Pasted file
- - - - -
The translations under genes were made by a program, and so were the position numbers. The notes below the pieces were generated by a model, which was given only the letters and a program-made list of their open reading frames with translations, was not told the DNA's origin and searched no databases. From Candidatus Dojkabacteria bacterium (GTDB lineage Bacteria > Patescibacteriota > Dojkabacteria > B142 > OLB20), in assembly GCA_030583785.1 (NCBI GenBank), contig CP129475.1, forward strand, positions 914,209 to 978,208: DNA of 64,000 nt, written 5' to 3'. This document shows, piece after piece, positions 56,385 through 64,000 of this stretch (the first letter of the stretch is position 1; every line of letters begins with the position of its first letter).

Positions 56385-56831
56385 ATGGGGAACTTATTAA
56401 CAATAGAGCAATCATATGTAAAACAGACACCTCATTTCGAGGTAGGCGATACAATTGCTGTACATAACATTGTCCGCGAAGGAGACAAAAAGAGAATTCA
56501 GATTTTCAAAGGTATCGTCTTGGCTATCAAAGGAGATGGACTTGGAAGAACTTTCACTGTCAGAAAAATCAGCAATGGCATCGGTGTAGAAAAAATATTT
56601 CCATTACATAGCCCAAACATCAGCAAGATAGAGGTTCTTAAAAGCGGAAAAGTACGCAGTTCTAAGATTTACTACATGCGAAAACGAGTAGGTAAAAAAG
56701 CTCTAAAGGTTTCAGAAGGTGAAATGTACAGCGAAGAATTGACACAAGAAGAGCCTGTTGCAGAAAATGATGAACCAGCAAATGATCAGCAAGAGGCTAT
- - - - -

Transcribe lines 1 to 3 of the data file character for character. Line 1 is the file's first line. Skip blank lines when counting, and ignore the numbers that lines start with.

The translations under genes were made by a program, and so were the position numbers. The notes below the pieces were generated by a model, which was given only the letters and a program-made list of their open reading frames with translations, was not told the DNA's origin and searched no databases. From Candidatus Dojkabacteria bacterium (GTDB lineage Bacteria > Patescibacteriota > Dojkabacteria > B142 > OLB20), in assembly GCA_030583785.1 (NCBI GenBank), contig CP129475.1, forward strand, positions 914,209 to 978,208: DNA of 64,000 nt, written 5' to 3'. This document shows, piece after piece, positions 56,385 through 64,000 of this stretch (the first letter of the stretch is position 1; every line of letters begins with the position of its first letter).

Positions 56385-56831
56385 ATGGGGAACTTATTAA